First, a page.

Take a "Northerly" wind, for example. "North" is at the top of the screen (as maps generally have their
northmost point at the top), and a "Northerly" is a wind that travels from the North to the South, so it is
drawn as an arrow that points down - that is, pointing from North to
Easterly Example: An easterly wind heads from the east (right side of
the screen) towards the west (left side of the screen), so the arrow is drawn
pointing to the left.
Sunrise & Sunset
The grey shaded area of the graphs indicate night time. The graphs are live 24 hours are day and always
display the most recent 8 hours of live wind data. You can also view yesterdays full 24 hour history by clicking
the "Yesterday" link located in the left hand menu.
The graphs below show the progress of an awesome West Australian seabreeze, and displays from Midnight to Midday
As illustrated by the grey gradient, Sunrise was at 5:32am
In the graph above, you can see the seabreeze arriving at 10:30 am where it shifts from a SE to a SSW.
The graph below is 8pm later the same day, and shows the previous 12 hours to 8am.
The grey gradient at the right indicates night is approaching (sunset was 7:32pm)
This particular day was an amazingly consistent 20 knot southwester which continued right through past midnight...interesting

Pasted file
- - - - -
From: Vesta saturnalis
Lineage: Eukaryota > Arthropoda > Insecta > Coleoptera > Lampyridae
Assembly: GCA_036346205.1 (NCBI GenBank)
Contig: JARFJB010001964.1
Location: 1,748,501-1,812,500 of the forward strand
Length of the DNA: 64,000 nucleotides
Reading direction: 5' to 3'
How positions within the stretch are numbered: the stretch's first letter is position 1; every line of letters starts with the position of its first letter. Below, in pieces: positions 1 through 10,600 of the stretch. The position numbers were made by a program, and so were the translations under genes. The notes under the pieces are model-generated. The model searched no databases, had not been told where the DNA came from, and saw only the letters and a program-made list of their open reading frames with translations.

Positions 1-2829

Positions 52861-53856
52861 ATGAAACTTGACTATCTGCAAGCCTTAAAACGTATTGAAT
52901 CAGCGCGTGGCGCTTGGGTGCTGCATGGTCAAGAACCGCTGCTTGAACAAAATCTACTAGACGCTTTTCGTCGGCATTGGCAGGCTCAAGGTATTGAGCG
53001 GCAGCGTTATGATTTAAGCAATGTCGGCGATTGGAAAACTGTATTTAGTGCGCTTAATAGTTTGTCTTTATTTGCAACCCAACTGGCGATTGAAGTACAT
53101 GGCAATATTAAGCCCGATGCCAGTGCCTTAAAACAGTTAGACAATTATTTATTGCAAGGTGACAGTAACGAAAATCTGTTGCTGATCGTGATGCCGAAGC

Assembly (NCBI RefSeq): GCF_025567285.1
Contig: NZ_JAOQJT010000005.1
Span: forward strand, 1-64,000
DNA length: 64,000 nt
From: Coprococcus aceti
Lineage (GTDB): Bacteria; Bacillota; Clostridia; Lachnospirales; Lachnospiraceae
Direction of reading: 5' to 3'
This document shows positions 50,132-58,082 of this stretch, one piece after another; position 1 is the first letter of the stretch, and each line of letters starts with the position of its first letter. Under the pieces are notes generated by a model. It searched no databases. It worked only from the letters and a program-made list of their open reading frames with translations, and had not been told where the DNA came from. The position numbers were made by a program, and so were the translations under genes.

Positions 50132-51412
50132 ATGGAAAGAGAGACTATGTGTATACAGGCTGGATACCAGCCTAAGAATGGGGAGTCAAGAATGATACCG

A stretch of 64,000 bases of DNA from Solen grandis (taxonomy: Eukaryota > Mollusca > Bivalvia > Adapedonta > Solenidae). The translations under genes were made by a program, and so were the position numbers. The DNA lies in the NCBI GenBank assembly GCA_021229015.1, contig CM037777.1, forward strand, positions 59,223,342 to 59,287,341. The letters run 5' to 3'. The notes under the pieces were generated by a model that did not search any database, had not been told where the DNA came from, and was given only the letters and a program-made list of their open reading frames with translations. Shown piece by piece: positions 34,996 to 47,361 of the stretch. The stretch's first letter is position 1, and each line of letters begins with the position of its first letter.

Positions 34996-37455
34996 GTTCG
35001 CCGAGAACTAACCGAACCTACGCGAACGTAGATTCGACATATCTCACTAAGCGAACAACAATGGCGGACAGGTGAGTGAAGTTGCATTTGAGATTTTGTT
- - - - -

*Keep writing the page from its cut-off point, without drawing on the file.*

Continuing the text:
change of direction from SSW to S once the sun went down...
All times are aligned!
||In the example graphs below, the wind graph at the top has readings every 10 minutes, whilst the graph underneath
The Time axis of all the graphs on the same page always align vertically.
We've drawn the red line over the graphs to show how the times line up.
This example shows two graphs at 12:30 pm. As the lower graph only reports on the hour, there is a gap to show the time since
the last report. The upper graph has data every 10 minutes.
Stations that report hourly will have a gap at the right hand side due to the lower reporting period,
and this makes it easy to verify the latest readings.
The red line shows how all the graphs times align.
Whilst the forecasts are generally very accurate, they are not 100% accurate,
100% of the time. Just like your luck, the weather can change in an
instant! So, when necessary, check with other sources, such the
BOM forecast, your mates, and of course, what’s actually happening
When the weather is not as the forecast predicted, the tendency is to blame
the forecast. We'd like to suggest that the forecast is accurate as it possible can be, it's the
weather that changed!
Let's think about how a forecast is generated.
The first step is to collect real observations from around the globe so that
you can feed past weather and current weather into the computer model that
generates the forecast.
Weather observations are sourced from many places, such as the daily release of